Mehanem—or Noah, as everyone calls him—is always busy. He does not have time to meet with Sellurt and Morgan. Thus it is that the two visitors from the Galactic Confederacy are abandoned there to the depths below deck, to watch through the portholes the endless dreary rain and listen to the skittering and scratching in the walls. Sometimes Sellurt’s eyes will close and he will wake up to the feather-soft touch of a spider or mosquito crawling across his leg; and each time, he observes with interested horror, it is a different species than he has ever seen before.

“It doesn’t matter,” says Morgan, after a while.

Morgan is sitting at the window, dropping coins from the porthole, watching for and failing to see that moment when they strike the water and vanish into the immensity of the deep.

“It doesn’t matter?” Sellurt asks.

“I mean,” Morgan says, “humans can’t breathe water, right?”

In Sellurt’s mind there is a momentary fantasy of drowning one of Mehanem’s sons, the human’s arms and legs flailing, his face slowly turning blue, his animal noises grinding to a halt.

Then Sellurt shakes his head.

“No,” he agrees. “They can’t.”

“Then their civilization is dead. It doesn’t matter that we’re not able to invite them to join the Galactic Confederacy. They’re dead. It’s over.”

It has been seven days now and the rain has not ceased to fall.

“Surely it’s just this subcontinent,” says Sellurt.

Morgan looks out.

“A whole world can’t die to rain,” Sellurt says.

“It’s surprising,” says Morgan. “How many animals there are. Whether or not he really got them all. Where do you think they go, when we can’t see them?”

On the ninth day, when Sellurt goes to the hatch that leads to the upper levels, he finds two lions there. They are between him and the hatch. They have gingivitis, thanks to their poor dental hygiene, and their maws are dripping blood.

“You’ll have to let me by,” says Sellurt.

But the male lion yawns, with its great yellow teeth, and its breath is rank.

“God,” mutters Sellurt.

He backs away.

There is the sound of hooves on the deck beside him, the heat of fur in the air, the whining of a fly, but when he turns to track the beast’s location with his eyes he cannot see anything but the wooden halls.

Sellurt finds a place where he can hear human footsteps, endless human footsteps, pacing on the decks above. He hammers on the ceiling. He shouts. He is dignified at first but then he screams until he’s hoarse, until he cannot breathe, until he falls and curls upon himself below.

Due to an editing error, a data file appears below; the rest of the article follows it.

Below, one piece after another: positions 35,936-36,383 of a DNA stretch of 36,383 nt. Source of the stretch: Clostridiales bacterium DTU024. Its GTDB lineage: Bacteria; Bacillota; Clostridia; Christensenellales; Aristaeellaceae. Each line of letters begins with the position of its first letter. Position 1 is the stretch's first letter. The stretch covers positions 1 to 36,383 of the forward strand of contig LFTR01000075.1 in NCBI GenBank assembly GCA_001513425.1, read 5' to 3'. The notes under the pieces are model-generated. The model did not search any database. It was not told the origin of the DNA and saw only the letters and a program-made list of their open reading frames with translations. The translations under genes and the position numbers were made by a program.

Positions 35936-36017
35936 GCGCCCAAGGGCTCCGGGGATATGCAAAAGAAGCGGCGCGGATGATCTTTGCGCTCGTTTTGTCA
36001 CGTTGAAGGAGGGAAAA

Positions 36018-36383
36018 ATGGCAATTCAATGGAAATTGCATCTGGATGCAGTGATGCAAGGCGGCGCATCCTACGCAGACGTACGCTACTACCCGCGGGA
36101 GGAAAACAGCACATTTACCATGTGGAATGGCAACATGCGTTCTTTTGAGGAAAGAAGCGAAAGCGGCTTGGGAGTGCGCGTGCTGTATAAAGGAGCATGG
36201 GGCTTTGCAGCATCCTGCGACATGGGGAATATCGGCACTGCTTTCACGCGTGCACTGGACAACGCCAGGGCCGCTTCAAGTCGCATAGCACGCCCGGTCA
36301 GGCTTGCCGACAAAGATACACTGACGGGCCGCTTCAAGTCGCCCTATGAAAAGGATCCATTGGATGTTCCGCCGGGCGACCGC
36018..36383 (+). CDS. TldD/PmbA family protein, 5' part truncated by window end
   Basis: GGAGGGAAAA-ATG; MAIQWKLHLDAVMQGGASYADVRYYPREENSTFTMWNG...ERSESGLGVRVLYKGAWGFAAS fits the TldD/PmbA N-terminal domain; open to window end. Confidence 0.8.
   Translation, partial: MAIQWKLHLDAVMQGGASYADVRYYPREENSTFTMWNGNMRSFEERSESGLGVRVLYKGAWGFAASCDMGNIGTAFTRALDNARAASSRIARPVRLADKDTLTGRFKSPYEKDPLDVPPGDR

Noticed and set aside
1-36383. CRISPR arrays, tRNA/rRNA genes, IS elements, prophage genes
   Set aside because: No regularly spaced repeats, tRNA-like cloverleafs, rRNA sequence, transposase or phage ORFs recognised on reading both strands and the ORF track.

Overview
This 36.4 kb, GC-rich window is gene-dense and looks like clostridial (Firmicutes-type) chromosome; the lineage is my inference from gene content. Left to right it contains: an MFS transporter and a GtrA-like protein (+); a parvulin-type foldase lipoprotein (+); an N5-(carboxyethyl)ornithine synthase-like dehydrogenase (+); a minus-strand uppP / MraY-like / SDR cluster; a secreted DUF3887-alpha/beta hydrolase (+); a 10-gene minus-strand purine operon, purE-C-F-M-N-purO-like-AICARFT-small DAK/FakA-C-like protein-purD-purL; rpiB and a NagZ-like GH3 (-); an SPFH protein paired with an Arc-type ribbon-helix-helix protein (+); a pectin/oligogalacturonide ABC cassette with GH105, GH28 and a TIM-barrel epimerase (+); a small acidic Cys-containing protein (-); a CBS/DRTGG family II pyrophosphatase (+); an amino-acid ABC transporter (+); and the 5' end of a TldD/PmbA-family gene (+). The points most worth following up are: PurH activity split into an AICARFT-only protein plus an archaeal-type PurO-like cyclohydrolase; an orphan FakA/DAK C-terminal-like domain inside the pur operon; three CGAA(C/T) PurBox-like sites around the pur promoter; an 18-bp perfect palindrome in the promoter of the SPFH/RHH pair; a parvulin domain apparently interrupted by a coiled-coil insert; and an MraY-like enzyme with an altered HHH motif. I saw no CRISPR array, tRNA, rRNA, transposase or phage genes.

The air is thick and fuzzy and he is sure he is surrounded by the beasts, but when he opens his eyes they are not there.

“Are you okay?” Morgan says, when he finds him.

“I’m fine,” Sellurt says.


“I’m fine,” Sellurt repeats, and then he says: “This is intolerable.”

A koala shares their evening meal that day. It is the first time that either of the aliens have ever seen one, and the last they ever will.

When Sellurt checks the hatch again, the lions are still there.

Every time he checks the hatch, the lions are still there.

The humans are beyond Sellurt and Morgan’s reach.

“It must be Noah,” Sellurt tells Morgan. “The humans are more advanced than we believed.”


“The rain. This isn’t natural rain. It’s something they’re doing. They have a machine. Noah is doing it. He has a machine.

“Why would they kill everyone off?”

“Why aren’t there more of them on the boat?” Sellurt says. “Why were they all left to drown? There’s plenty of room. They could fit twenty, thirty more families in here. But the lions kept them away. The lions stood outside the Ark and kept them away. He wanted them to die.”

“Don’t obsess,” Morgan says.


“We’re an advanced galactic species,” says Morgan. “I’m sure we can figure out some way to deal with lions, if we have to. We could use our stunners. Or some kind of telepathic mind control. The options,” and he gestures extravagantly, “are endless.”

Sellurt sits down heavily.

“Yes,” he says, bitterly. “I’m sure we could.”

There is a great long-legged bug probing at his hand. He’s not sure where it came from. It wasn’t there when he sat down.

He will not shudder, Sellurt decides. He is a citizen of the Galactic Confederacy. He is above such distress.

His meeting with Noah will wait.

On the eighteenth day, Morgan observes, “There are too many animals.”